The iPad Revolution!

Using iPads with ESL students

So, by now I am sure that every teacher reading this has gotten his or her hands on an iPad, right? Well if you haven’t, you have just been given your summer assignment.  In my opinion, there is no other tech product currently available for teachers that can facilitate teaching and learning like this one.  I think you will find that the iPad is a revolutionary educational tool.

For our purposes, I’m going to narrow the focus to the use of the iPad for English as a Second Language Learners. If you haven’t become a devotee of the iPad universe, join me. Let’s take a look at just a few of the things that make the iPad so unique and so useful for ELLs.

iBooks Struggling readers will find the tools available through iBooks absolutely indispensible.  The highlighter, bookmark and note tools facilitate student comprehension and encourage students to use the reading strategies we have taught them to readily access the content of a text.  By simply touching a word or phrase, they have the option to get the dictionary definition, highlight, annotate, or search.  In addition to marking up a page, the student can  find all the notes and bookmarks in one place when reviewing the text. They can also type in and search for key words or phrases within the text.

Students are able to download  and store books and pdf files without breaking their backs with overloaded book bags.  The library can then be sorted by title, author or category.  Upon opening a book, students can browse the table of contents, flip through pages, or advance to any page in the book with one or two gestures. The brightness, font size, or page color can be adjusted to suit the reader’s preference.  If you prefer to use a Kindle e-reader, (I like it too) you can download the app to your iPad and use that one as well.  There is also an app called OverDrive, which allows you to borrow e-books from your local library!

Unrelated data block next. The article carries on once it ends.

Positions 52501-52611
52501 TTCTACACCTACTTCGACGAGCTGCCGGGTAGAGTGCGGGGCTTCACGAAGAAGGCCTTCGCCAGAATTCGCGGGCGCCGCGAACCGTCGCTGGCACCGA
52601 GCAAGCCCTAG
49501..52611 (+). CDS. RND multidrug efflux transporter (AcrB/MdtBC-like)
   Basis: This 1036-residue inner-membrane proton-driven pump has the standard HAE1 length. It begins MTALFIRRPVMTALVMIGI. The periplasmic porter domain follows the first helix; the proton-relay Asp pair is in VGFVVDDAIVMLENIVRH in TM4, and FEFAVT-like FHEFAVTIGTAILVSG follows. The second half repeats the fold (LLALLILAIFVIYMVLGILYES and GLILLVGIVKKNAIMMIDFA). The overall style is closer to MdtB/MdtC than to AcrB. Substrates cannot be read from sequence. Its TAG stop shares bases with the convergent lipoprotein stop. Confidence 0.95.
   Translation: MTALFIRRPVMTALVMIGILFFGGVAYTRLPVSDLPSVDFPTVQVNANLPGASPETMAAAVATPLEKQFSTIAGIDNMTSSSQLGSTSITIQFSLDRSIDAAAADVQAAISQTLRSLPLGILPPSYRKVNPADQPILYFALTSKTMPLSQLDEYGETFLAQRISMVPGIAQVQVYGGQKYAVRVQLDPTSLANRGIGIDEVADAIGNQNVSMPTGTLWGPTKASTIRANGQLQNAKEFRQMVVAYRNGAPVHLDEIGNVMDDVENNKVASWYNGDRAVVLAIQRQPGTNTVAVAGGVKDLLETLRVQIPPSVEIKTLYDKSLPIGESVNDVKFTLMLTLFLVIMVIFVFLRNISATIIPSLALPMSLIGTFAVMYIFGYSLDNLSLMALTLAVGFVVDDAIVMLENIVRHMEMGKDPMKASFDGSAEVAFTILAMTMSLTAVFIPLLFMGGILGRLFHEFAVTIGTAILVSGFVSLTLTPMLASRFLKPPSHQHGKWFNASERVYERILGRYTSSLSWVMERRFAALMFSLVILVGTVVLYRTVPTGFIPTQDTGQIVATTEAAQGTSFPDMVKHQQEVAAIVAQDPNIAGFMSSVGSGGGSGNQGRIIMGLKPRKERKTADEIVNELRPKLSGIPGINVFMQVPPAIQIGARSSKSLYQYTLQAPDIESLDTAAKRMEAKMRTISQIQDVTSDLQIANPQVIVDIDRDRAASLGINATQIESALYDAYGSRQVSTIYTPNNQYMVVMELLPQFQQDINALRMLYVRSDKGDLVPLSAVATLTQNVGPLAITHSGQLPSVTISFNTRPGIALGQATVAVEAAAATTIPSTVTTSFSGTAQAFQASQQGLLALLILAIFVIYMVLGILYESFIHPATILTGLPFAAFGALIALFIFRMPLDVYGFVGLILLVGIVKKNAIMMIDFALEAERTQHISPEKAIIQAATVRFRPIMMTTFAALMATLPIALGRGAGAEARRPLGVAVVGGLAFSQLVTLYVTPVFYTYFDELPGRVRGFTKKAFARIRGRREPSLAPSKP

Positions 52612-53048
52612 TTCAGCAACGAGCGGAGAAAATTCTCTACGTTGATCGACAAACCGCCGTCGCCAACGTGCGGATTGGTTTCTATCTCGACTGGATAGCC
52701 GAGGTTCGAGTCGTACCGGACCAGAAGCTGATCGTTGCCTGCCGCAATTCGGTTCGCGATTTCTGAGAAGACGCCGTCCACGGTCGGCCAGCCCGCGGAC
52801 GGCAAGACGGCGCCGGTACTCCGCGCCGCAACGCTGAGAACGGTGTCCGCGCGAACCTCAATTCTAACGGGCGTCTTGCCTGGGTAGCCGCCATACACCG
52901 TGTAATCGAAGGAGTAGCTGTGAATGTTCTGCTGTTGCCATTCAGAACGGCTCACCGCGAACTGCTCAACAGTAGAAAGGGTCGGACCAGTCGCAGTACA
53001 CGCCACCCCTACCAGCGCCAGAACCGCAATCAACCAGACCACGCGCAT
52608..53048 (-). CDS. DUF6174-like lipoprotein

Notes Lisa and I have been experimenting with several different note tools.  I have found that for basic note-taking the Notes application that comes standard with the iPad is okay.  However, several of the apps now available allow students to record a lecture while drawing, writing or typing their notes.  This is very useful for ESL learners. They can play back the lesson as many times as they like while reviewing and revising their notes. Notes Plus is one such app.  inClass is an app that offers audio, video, and photo note-taking, as well as a student organizer. Other writing apps that are being used in school districts include Office2HD, PaperDesk and iAnnotatePDF.  Dragon Dictation is a speech to text application that is great to use with Students with Interrupted Formal Education (SIFE). Verbally is an assistive speech application that allows users to communicate by selecting from a word bank. Speak it! is a text to speech application that allows  students to hear what they are typing.  UYH Gold is a good for practicing handwriting with SIFE.